No, I'm talking about the current silicon without implementing a merkle processor + coinbase generator in silicon.
The work arounds.

Go ahead and tell everyone that the millions they are throwing at ASIC at the moment will be worthless soon Smiley

As I have already said, no company would be silly enough to do Stratum or the other thing in silicon since there is the issue of meeting the random requirements of the 'next' hack solution to this problem and thus no idea how long any device using this silicon could be used.
ROI ..........

Pool: https://kano.is BTC: 1KanoiBupPiZfkwqB7rfLXAzPnoTshAVmb
CKPool and CGMiner developer, IRC FreeNode #ckpool and #cgminer kanoi
Help keep Bitcoin secure by mining on pools with Stratum, the best protocol to mine Bitcoins with ASIC hardware
kano
Legendary
*
Offline Offline

Activity: 1932


Linux since 1997 RedHat 4


View Profile
October 06, 2012, 12:37:47 PM
 #71

GBT was necessary even before ASIC, because the real problem isn't the nonce range being too small, it's that pooled mining today tends to centralize control too much. The primary key feature of GBT is decentralization; that it happens to also solve the ASIC problem came as a nice side-effect.
A perceived problem that even MOST of the network disagrees with you on.

MOST of the network mines on pools - count the % of network using P2Pool or solomining and you will see your argument that GBT solves some control problem holds no water at all.

Pool: https://kano.is BTC: 1KanoiBupPiZfkwqB7rfLXAzPnoTshAVmb
CKPool and CGMiner developer, IRC FreeNode #ckpool and #cgminer kanoi
Help keep Bitcoin secure by mining on pools with Stratum, the best protocol to mine Bitcoins with ASIC hardware
jevon
Jr. Member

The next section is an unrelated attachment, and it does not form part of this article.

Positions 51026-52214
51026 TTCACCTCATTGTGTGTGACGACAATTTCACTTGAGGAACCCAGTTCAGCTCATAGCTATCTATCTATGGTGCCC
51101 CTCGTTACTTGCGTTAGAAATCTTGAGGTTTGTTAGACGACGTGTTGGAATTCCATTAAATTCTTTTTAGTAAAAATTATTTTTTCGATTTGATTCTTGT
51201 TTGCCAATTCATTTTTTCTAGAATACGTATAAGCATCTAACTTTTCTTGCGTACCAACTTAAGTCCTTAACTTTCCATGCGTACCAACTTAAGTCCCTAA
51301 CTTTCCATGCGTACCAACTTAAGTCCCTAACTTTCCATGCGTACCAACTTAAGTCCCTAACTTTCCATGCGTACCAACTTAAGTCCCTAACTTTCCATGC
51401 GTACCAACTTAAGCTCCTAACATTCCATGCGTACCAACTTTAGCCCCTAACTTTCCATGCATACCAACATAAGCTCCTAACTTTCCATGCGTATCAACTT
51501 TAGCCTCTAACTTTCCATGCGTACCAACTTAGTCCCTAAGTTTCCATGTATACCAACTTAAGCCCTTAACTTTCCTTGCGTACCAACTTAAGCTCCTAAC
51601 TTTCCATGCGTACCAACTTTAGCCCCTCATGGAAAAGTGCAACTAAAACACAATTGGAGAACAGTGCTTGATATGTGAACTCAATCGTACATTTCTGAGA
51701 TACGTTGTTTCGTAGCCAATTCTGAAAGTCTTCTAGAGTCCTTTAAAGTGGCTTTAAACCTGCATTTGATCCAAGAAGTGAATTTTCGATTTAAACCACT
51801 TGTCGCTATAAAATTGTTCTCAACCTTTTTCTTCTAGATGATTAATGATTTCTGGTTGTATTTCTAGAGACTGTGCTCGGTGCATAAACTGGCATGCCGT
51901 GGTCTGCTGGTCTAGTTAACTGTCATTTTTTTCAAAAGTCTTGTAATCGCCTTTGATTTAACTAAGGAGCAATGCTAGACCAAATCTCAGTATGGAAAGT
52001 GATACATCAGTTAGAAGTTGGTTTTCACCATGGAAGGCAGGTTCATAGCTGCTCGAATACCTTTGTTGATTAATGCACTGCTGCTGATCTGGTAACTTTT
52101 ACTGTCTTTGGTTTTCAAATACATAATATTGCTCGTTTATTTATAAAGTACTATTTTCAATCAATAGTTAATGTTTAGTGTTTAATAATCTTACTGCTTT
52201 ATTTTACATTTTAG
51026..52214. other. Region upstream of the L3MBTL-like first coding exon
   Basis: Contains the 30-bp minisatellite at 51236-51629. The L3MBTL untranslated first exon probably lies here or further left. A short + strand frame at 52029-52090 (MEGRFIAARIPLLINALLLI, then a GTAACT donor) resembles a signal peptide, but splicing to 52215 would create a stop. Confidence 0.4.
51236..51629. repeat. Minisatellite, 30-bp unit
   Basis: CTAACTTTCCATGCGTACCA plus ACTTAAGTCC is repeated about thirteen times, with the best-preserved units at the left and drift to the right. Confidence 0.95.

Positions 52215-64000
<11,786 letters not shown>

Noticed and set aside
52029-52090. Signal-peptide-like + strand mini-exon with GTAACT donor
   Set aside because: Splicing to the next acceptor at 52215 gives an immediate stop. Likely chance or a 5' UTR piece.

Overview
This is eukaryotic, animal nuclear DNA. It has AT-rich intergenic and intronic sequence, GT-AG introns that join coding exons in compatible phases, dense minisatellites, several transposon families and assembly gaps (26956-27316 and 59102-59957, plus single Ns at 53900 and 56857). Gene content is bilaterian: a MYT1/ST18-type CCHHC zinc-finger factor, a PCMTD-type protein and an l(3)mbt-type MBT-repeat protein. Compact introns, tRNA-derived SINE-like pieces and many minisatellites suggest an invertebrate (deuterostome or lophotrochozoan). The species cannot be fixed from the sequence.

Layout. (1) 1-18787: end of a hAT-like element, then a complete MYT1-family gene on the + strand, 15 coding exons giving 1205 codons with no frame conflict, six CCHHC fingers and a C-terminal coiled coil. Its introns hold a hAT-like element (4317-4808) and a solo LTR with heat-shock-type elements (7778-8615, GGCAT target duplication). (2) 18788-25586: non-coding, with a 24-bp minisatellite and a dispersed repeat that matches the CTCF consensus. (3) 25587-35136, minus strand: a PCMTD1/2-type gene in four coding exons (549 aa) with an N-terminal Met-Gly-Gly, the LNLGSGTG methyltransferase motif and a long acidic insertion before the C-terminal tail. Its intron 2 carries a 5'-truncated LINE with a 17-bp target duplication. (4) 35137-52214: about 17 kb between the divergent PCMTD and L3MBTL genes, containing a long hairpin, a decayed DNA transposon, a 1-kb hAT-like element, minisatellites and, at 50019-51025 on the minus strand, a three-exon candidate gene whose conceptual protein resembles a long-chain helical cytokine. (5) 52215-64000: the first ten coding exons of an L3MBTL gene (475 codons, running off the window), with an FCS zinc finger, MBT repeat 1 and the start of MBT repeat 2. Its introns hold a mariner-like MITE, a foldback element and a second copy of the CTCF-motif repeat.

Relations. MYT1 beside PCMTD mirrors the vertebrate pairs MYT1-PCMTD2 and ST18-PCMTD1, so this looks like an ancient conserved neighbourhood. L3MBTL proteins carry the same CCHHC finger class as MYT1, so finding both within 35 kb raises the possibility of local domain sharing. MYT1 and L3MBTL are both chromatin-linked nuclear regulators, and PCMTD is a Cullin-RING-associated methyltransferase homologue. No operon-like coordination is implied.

*
Offline Offline

Activity: 36


View Profile
October 06, 2012, 12:51:51 PM
 #72

If the time to talk to the device is of the same order of magnitude as how long the device takes to process the work, then there is a problem.

Your sig says 54Gh/s, which would consume 12.5 merkle roots per second. That's 12.5 * 32 = 402 bytes per second.

It would be a little strange a device that can process 4 billion hashes faster than you can give it the 32 bytes to hash.

No, I'm talking about the current silicon without implementing a merkle processor + coinbase generator in silicon.
So was I.

I'm sorry, maybe I'm missing something. The CPU increments the coinbase extra nonce and recalculates the merkle branch to make new merkle roots to send to the ASIC. Only the merkle roots need to go over the wire.
Luke-Jr
Legendary
*
expert
Offline Offline

Activity: 2100



View Profile
October 06, 2012, 12:52:31 PM
 #73

GBT was necessary even before ASIC, because the real problem isn't the nonce range being too small, it's that pooled mining today tends to centralize control too much. The primary key feature of GBT is decentralization; that it happens to also solve the ASIC problem came as a nice side-effect.
A perceived problem that even MOST of the network disagrees with you on.